In the time I’ve taken to type out this horrendously melancholy whining, the rain has stopped. I now feel as though I’ve missed an opportunity. I’m alive, of course. If I weren’t, I wouldn’t be writing this crap. But I’ve missed an opportunity to live. Being alive and living are two different things altogether.
The next time it rains, I probably won’t get into a bathing suit and go running out the front door, alarming my neighbors and making extra work for the local cops. But I think I will at least go for a walk around the block, allowing myself to get soaked to the skin. Maybe I’ll even run a little bit, if the mood strikes me. And then I’ll come home, strip down, and towel off, all the while ignoring any physical imperfections and just reveling in the feel of the toweling. After I get dressed again – in flannel pajamas, I think – I’ll lie on the floor and read an old comic book. When I finish it, I’ll have a slice of ice-cold watermelon. I’ll let the juices go where they want. And if I feel the need to wash up afterwards, I’ll go for ANOTHER walk in the rain.
That’s what I say now, anyway. That’s because it’s stopped raining.
Since it did stop raining, I got to play ball on Sunday morning. I got to kid myself into believing I was a kid again, except for when I ran the bases. Then, I could only kid myself into believing I was a crippled kid.
We needed to win two games to be guaranteed a playoff spot. We could still make it with one win, but then we’d have to have help from other teams.
We won one game. We got the help. We made the playoffs. This very old crippled kid gets another weekend in the sun
I went 1 for 2 in my limited action as DH. I was sort of surprised to be in the line-up at all, so it was a bonus. I am now batting the amazingly low average (for our league) of .286, which translates to roughly .193 in baseball terms, so I am still below the Mendoza line.
(Oh, if I start explaining all of these things to my British, Australian, and otherwise non-baseball-literate friends, we’ll be here all day. But that’s so cryptic – to them – they couldn’t possibly figure it out without help. The Mendoza Line is a derogatory term used for when a hitter is having an extremely poor season, batting below .200. It is named for Mario Mendoza, a perennially weak hitter who always hovered around that average during his brief stay in baseball’s major leagues.)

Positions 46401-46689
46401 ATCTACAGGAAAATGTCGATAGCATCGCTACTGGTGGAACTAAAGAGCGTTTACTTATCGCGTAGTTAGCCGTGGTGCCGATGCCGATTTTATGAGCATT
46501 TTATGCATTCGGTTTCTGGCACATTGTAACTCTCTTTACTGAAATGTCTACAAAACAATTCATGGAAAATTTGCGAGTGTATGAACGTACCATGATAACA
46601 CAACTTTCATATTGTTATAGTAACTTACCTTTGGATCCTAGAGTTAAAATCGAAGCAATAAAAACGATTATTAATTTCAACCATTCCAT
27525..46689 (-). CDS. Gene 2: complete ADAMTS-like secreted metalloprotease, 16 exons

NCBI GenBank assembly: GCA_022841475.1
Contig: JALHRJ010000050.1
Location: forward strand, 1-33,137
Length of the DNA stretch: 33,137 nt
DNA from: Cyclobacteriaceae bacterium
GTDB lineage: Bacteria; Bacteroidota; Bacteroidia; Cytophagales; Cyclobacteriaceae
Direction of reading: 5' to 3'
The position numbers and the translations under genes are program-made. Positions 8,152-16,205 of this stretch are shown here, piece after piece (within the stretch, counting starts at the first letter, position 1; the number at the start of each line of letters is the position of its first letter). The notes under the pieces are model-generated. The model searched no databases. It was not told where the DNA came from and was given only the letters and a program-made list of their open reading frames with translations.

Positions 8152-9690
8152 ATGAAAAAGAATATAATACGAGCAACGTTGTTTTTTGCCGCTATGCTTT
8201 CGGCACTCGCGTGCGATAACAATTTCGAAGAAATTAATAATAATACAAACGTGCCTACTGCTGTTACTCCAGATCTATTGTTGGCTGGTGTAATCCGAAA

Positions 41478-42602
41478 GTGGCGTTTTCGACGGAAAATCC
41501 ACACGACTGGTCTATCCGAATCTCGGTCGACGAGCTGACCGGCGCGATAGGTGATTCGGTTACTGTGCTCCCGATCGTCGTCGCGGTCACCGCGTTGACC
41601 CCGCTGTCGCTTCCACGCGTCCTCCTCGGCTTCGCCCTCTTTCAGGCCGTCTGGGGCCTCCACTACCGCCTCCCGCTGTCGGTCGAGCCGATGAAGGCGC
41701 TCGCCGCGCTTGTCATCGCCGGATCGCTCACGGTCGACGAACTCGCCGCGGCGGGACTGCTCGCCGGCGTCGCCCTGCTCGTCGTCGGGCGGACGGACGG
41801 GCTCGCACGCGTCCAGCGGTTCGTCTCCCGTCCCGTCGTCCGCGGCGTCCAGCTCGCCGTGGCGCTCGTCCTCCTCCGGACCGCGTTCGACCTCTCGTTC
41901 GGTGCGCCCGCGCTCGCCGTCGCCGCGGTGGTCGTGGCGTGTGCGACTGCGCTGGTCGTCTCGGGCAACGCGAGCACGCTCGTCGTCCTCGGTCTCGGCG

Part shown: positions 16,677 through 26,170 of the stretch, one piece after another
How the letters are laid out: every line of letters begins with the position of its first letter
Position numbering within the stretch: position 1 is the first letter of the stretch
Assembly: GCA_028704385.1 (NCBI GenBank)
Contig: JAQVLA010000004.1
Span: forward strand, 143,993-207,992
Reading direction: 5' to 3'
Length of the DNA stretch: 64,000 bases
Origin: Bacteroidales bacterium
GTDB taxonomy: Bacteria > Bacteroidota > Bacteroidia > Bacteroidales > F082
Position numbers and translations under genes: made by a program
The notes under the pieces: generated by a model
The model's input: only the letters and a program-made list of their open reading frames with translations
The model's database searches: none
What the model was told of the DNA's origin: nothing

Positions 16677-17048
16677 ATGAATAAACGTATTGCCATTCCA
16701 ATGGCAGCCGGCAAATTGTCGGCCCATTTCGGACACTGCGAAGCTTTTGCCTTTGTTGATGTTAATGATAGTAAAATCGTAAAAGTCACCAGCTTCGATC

After our doubleheader, a few of us headed to Cleveland Circle to watch the games that would decide whether or not we got into the playoffs. Since we only won one of our two, we needed another team to lose one of their two games. If they swept their doubleheader, we’d be out.
The two teams who were playing were there, of course, but so were a couple of other teams from the league, just hanging around and watching. They had played earlier and were just continuing to enjoy being outside in the sun, downing a few after-game brews. I joined Mark, from The Moe Howard Club (yes, named after the famous stooge, with their uniforms featuring a photo of him) on the sidelines. He graciously gave me a beer to enjoy, which I did, greatly. After a bit of softball talk, I went and got myself a shady spot under a tree and watched the game unfold.
When I arrived, The Renegades (who had to lose for us to get in) were leading 7 – 1 in the second inning. This did not bode well, but I had a beer and a smoke and then they were trailing 8 –7. Bacon (the opposition, and easily the best name ever for a Sunday softball team, because what else is better on a Sunday morning?) had taken control. By the time Jack, Pat, and Billy – my teammates – had arrived to watch, it became as complete a blowout as is possible in this league.
Bacon ended up putting about 30 or 35 runs on them, and it was over by slaughter rule in the 5th inning. It was painful after a while, since The Renegades are a really good bunch of guys, but since we needed the loss, we were very happy to finally have the issue settled. We thanked Bacon for helping us. We stood and cheered, like so: “We Like Bacon (clap – clap - clap,clap,clap) We Like Bacon (clap – clap - clap,clap,clap)” They laughed, we laughed, even a few of the Renegades laughed, bless ‘em, and then we went home to shower and to eat whatever it is that playoff teams eat. In my case, it was four slices of toast loaded with peanut butter (which, with a diet like that, may help explain why I feel like a crippled kid when I have to run the bases.)
(I have to mention one more thing. One of the Moe Howard players, as he was starting his drive home, stopped the car, hopped out, and gave me another beer. He’s kind of a young kid – of course, everybody’s a young kid to me – and he told me earlier that he always reads my blog. I know him by sight, a real nice guy, but I’m ashamed to say I’m not sure of his name. I sure did appreciate the gesture, though, so I say, “Thank you, young stooge! May you always have plenty of eyes to poke and custard pies to throw!”)
And that’s about it. Playoffs! Wheeeeeeeeeeeeeee! I’ll be sure to give you the full story next week, unless it rains, in which case maybe I’ll throw on a bathing suit and roll around on the lawn until the cops come.
Soon, with more better stuff.